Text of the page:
In statistical modeling, regression analysis is a set of statistical processes for estimating the relationships among variables.
Robust statistics are statistics with good performance for data drawn from a wide range of probability distributions, especially for distributions that are not normal.
Sir Ronald Aylmer Fisher (17 February 1890 – 29 July 1962), who published as R. A. Fisher, was a British statistician and geneticist.
Sample size determination is the act of choosing the number of observations or replicates to include in a statistical sample.
In statistics, a sampling distribution or finite-sample distribution is the probability distribution of a given random-sample-based statistic.
In probability theory and statistics, a scale parameter is a special kind of numerical parameter of a parametric family of probability distributions.
The scaled inverse chi-squared distribution is the distribution for x.
Science, also widely referred to as Science Magazine, is the peer-reviewed academic journal of the American Association for the Advancement of Science (AAAS) and one of the world's top academic journals.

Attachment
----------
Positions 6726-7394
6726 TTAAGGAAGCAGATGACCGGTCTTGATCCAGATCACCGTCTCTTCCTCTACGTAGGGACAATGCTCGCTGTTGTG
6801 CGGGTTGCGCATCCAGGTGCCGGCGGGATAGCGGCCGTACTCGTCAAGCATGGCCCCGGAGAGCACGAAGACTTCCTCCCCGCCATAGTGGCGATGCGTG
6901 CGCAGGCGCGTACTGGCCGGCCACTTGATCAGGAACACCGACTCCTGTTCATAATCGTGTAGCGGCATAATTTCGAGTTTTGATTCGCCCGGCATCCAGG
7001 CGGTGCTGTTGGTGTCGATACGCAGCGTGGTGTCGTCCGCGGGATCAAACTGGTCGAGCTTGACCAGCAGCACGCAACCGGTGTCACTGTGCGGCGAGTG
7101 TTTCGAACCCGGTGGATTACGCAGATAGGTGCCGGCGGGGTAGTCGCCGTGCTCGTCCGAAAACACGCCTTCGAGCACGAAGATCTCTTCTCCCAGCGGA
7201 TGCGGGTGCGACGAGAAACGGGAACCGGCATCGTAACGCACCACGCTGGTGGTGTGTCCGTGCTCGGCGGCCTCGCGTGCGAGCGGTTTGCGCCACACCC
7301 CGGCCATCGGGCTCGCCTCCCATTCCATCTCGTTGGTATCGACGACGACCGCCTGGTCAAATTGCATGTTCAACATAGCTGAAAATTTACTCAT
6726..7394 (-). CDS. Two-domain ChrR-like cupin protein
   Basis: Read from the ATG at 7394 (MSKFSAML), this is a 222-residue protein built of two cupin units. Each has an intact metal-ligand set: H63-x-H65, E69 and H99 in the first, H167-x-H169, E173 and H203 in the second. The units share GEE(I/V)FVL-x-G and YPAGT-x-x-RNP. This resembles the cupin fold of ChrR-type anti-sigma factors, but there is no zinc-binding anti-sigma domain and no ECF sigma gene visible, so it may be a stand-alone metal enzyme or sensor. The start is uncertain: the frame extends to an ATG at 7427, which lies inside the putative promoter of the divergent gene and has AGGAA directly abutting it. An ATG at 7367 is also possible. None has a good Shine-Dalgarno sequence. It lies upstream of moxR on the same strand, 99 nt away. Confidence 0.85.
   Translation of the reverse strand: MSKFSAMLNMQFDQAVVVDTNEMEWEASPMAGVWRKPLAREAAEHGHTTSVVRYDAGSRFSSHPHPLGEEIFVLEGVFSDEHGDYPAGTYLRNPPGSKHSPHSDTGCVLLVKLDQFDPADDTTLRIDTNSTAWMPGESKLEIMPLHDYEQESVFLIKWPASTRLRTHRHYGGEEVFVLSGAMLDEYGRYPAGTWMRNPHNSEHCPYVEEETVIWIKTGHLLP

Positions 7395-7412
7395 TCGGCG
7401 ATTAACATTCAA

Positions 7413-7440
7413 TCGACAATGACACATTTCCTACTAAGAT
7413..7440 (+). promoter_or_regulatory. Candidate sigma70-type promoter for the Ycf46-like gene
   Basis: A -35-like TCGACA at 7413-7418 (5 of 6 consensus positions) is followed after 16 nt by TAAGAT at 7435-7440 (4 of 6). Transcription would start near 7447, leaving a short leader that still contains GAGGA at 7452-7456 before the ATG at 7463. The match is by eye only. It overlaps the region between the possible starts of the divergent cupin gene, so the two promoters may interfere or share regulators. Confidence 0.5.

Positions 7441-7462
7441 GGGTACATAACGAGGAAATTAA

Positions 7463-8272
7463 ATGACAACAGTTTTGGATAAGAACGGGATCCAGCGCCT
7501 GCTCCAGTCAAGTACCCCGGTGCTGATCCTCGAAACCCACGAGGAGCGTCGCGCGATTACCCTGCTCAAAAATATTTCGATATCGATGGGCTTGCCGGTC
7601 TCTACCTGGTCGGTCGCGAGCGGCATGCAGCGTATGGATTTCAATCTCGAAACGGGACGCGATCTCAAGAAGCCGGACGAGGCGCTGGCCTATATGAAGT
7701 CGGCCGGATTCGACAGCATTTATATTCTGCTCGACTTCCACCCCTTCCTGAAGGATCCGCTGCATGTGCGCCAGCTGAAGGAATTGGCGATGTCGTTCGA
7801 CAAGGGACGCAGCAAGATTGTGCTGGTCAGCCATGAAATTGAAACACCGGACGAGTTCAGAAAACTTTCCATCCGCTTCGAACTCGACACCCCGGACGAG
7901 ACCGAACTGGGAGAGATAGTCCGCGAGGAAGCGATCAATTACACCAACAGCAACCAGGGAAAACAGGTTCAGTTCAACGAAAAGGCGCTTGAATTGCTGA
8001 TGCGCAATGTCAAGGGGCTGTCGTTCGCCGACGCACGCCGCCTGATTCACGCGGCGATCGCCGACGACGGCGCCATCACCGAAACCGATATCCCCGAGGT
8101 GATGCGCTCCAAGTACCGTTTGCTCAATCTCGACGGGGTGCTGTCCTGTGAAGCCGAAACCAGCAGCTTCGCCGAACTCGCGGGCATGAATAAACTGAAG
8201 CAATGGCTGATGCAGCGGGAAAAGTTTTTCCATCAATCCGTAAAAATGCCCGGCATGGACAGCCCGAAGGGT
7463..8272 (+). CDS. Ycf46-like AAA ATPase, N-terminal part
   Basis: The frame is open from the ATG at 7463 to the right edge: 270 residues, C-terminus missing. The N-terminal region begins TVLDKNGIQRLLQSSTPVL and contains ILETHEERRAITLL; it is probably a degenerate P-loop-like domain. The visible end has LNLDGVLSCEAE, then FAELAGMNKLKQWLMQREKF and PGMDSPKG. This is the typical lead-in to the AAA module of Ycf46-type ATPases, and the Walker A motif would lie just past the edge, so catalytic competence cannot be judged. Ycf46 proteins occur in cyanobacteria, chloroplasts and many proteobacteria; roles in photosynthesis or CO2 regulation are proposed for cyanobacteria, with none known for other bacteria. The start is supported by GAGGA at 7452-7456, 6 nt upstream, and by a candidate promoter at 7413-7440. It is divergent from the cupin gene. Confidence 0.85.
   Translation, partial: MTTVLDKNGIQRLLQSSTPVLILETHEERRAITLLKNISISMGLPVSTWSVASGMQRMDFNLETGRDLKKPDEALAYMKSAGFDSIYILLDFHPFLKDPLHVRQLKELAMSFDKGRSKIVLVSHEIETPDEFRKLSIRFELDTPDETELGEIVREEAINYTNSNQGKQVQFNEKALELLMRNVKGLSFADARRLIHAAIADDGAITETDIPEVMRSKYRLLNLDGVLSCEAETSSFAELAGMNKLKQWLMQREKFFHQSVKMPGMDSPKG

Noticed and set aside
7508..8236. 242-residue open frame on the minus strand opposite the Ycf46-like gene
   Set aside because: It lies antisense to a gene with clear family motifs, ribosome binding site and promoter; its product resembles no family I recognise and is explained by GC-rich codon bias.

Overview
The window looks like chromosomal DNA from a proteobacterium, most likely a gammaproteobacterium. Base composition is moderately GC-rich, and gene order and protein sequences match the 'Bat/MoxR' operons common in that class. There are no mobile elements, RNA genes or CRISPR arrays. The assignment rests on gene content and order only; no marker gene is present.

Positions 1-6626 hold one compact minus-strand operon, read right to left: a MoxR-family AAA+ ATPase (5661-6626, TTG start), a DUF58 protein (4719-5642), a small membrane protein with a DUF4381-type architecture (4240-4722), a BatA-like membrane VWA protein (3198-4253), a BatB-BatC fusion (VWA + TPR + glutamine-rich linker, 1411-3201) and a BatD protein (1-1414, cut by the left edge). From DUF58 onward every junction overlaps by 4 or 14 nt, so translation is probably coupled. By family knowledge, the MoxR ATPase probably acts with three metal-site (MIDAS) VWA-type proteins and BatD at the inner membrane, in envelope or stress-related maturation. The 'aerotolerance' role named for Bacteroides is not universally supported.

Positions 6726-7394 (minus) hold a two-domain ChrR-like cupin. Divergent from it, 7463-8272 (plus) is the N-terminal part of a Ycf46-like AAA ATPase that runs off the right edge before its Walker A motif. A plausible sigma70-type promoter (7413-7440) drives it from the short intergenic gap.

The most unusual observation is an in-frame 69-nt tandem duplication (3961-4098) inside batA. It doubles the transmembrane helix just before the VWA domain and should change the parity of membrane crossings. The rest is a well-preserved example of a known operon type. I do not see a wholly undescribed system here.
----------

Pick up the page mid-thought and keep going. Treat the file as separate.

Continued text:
In probability theory and statistics, skewness is a measure of the asymmetry of the probability distribution of a real-valued random variable about its mean.
In statistics, Spearman's rank correlation coefficient or Spearman's rho, named after Charles Spearman and often denoted by the Greek letter \rho (rho) or as r_s, is a nonparametric measure of rank correlation (statistical dependence between the rankings of two variables).
A spreadsheet is an interactive computer application for organization, analysis and storage of data in tabular form.
Springer Science+Business Media or Springer, part of Springer Nature since 2015, is a global publishing company that publishes books, e-books and peer-reviewed journals in science, humanities, technical and medical (STM) publishing.
In statistics, the standard deviation (SD, also represented by the Greek letter sigma σ or the Latin letter s) is a measure that is used to quantify the amount of variation or dispersion of a set of data values.
In statistics, the standard score is the signed number of standard deviations by which the value of an observation or data point differs from the mean value of what is being observed or measured.